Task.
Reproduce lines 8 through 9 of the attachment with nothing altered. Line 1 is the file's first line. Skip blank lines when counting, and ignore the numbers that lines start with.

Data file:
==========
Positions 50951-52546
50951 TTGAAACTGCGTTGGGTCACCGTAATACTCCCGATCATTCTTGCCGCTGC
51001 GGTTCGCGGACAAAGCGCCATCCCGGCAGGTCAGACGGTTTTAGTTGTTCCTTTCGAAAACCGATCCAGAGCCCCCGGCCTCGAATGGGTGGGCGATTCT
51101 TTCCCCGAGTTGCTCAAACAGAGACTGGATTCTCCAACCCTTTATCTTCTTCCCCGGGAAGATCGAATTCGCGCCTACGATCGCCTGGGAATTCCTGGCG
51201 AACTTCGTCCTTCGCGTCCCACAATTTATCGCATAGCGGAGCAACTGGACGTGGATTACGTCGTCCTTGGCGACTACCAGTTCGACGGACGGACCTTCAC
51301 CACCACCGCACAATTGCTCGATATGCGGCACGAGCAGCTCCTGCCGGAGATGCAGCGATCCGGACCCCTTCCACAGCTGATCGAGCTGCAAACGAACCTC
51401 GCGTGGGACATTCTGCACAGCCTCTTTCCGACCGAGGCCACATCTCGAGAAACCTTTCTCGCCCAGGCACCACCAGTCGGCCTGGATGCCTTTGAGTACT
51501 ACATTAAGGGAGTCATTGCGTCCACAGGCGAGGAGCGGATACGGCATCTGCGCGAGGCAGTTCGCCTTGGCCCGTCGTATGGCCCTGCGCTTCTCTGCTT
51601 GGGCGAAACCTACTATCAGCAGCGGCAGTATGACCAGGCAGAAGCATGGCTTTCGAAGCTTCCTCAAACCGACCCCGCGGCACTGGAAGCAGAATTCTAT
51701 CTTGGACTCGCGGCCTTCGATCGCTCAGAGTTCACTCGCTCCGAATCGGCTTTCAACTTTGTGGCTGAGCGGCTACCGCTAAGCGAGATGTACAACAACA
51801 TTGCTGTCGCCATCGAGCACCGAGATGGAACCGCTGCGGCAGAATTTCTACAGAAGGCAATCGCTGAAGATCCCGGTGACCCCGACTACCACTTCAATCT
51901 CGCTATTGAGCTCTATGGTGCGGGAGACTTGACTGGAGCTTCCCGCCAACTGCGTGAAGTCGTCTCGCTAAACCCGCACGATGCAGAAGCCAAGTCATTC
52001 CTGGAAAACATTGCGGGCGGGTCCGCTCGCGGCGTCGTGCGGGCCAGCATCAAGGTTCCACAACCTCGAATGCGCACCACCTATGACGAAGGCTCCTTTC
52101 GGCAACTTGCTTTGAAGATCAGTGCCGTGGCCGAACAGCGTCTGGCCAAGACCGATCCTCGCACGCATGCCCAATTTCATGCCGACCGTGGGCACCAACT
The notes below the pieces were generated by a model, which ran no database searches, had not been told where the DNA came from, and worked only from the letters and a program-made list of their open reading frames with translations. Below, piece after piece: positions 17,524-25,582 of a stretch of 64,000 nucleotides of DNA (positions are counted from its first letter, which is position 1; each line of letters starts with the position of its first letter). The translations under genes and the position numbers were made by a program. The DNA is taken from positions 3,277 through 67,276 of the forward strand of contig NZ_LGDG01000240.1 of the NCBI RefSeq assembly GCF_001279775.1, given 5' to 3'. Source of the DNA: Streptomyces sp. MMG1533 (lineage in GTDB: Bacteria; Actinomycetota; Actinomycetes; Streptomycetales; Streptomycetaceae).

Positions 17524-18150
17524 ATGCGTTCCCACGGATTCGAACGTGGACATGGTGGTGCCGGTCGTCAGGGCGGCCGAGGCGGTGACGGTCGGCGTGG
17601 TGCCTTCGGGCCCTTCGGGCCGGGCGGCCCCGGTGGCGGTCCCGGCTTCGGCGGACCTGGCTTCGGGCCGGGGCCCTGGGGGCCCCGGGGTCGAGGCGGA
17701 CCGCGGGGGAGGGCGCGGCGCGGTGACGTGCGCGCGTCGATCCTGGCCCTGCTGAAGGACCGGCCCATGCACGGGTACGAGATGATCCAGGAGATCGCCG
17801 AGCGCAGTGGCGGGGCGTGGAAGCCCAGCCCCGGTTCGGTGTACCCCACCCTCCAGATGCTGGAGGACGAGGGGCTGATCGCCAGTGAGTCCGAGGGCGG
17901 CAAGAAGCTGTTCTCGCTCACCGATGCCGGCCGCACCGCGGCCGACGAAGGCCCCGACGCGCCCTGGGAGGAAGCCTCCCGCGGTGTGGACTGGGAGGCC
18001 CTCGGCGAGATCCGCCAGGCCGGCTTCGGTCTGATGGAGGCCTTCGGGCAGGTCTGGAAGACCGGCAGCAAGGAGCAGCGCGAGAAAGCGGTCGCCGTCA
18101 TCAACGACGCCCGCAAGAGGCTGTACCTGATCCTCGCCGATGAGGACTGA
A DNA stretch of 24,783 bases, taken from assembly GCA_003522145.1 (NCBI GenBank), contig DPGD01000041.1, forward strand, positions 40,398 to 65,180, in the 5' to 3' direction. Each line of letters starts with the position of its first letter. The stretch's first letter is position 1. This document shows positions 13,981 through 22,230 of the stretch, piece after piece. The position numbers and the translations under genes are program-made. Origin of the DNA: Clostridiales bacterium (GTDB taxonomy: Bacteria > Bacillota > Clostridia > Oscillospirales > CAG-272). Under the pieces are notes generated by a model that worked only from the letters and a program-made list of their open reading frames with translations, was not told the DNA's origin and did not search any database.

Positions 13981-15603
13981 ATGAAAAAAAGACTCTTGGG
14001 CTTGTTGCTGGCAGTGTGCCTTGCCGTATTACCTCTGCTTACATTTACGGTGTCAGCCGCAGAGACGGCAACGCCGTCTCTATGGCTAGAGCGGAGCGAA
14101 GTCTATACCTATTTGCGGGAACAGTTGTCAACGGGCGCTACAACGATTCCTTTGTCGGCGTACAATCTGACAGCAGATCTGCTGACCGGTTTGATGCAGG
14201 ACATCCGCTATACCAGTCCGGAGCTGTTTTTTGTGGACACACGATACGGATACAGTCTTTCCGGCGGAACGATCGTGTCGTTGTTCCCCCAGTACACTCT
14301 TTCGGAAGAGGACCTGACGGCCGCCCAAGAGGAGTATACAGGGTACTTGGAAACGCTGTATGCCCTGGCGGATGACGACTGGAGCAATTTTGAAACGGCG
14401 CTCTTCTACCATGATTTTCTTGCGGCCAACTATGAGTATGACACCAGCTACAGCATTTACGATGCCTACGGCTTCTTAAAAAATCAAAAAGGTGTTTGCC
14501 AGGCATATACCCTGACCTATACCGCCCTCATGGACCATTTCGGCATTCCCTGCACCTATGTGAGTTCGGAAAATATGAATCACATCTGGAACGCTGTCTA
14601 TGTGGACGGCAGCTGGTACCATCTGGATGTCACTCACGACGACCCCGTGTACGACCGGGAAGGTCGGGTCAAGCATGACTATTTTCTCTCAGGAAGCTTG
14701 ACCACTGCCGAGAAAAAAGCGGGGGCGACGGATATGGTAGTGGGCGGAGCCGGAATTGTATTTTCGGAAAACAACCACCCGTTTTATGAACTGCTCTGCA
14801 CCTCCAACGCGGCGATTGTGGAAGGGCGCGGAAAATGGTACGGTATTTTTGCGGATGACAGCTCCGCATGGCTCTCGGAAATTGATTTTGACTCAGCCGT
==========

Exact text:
51501 ACATTAAGGGAGTCATTGCGTCCACAGGCGAGGAGCGGATACGGCATCTGCGCGAGGCAGTTCGCCTTGGCCCGTCGTATGGCCCTGCGCTTCTCTGCTT
51601 GGGCGAAACCTACTATCAGCAGCGGCAGTATGACCAGGCAGAAGCATGGCTTTCGAAGCTTCCTCAAACCGACCCCGCGGCACTGGAAGCAGAATTCTAT